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  • Edward J. McGolrick was born in Ireland on May 9, 1857 and received his religious training at the North American College in Rome, from which he was ordained in June of 1882. McGolrick was first assigned to St. Patrick Church on Kent Avenue, where he served from 1882 to 1888. In 1888, McGolrick was assigned to St. Cecilia's Church, where he served until his death on August 22, 1938.

  • Brooklyn's oldest known mosque, and possibly the first mosque established in New York City, is located on Power Street.

  • The northwest corner of Evergreen Avenue and Woodbine Street is believed to be the site of first house constructed in the New Bushwick Lotts, an area granted by Peter Stuyvesant to the residents of the village of Bushwick in 1661. The first house was erected here in about 1700, built by a man named Van Nuyse. The house and three lots (about 70 acres total) were purchased by Leffert Lefferts from William Van Nuyse of New Utrecht in 1724.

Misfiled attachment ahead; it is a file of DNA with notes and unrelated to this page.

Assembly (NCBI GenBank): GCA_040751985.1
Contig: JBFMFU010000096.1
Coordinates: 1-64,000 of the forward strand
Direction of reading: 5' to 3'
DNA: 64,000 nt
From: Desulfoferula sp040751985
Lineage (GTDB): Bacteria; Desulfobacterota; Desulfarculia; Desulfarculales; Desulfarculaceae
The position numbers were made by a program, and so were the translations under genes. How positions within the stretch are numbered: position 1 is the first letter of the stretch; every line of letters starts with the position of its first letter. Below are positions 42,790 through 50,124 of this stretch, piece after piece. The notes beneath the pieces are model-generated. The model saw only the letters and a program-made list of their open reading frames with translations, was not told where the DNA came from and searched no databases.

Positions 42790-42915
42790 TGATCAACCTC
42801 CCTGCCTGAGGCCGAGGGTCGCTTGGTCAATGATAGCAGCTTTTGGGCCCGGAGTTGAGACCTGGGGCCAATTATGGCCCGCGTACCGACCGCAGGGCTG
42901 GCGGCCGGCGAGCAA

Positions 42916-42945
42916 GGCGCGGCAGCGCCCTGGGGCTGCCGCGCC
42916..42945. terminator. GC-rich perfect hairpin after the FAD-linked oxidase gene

• Convent constructed for the Sisters of St. Dominic, who prior to taking up residence here had been located at Graham and Montrose avenues. The building was converted to residential use starting in the mid-1980s.

  • Real Estate Record and Builders' Guide, v. 27, no. 682: April 9, 1881, 333.

  • Lawrence B. Valk (1838-1924) was a prominent Protestant church architect and theorist. He practiced under his own name and with his son Arthur, under the firm L. B. Valk & Son. Valk was based in Brooklyn and New York from 1859 to the early 1890s, but was very active throughout the United States. Around 1890, the firm moved to California, where it continued to be active through 1924.

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